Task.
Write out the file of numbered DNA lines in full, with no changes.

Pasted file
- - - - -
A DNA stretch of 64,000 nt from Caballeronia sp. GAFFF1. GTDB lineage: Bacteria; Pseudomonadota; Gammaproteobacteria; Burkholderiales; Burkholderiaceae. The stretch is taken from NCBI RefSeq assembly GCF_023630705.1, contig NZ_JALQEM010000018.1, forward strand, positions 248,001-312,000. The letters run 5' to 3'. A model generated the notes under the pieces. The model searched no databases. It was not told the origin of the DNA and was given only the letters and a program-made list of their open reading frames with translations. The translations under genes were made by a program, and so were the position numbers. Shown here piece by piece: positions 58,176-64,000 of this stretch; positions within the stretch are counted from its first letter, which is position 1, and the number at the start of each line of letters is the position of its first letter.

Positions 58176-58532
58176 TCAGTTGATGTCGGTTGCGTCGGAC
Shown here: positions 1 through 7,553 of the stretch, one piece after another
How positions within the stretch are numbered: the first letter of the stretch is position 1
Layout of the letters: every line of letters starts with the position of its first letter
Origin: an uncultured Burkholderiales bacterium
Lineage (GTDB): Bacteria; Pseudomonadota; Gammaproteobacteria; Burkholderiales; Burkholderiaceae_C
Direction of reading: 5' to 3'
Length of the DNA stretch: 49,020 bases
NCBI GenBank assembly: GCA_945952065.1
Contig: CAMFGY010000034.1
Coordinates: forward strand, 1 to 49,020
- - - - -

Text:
A DNA stretch of 64,000 nt from Caballeronia sp. GAFFF1. GTDB lineage: Bacteria; Pseudomonadota; Gammaproteobacteria; Burkholderiales; Burkholderiaceae. The stretch is taken from NCBI RefSeq assembly GCF_023630705.1, contig NZ_JALQEM010000018.1, forward strand, positions 248,001-312,000. The letters run 5' to 3'. A model generated the notes under the pieces. The model searched no databases. It was not told the origin of the DNA and was given only the letters and a program-made list of their open reading frames with translations. The translations under genes were made by a program, and so were the position numbers. Shown here piece by piece: positions 58,176-64,000 of this stretch; positions within the stretch are counted from its first letter, which is position 1, and the number at the start of each line of letters is the position of its first letter.

Positions 58176-58532
58176 TCAGTTGATGTCGGTTGCGTCGGAC
Shown here: positions 1 through 7,553 of the stretch, one piece after another
How positions within the stretch are numbered: the first letter of the stretch is position 1
Layout of the letters: every line of letters starts with the position of its first letter
Origin: an uncultured Burkholderiales bacterium
Lineage (GTDB): Bacteria; Pseudomonadota; Gammaproteobacteria; Burkholderiales; Burkholderiaceae_C
Direction of reading: 5' to 3'
Length of the DNA stretch: 49,020 bases
NCBI GenBank assembly: GCA_945952065.1
Contig: CAMFGY010000034.1
Coordinates: forward strand, 1 to 49,020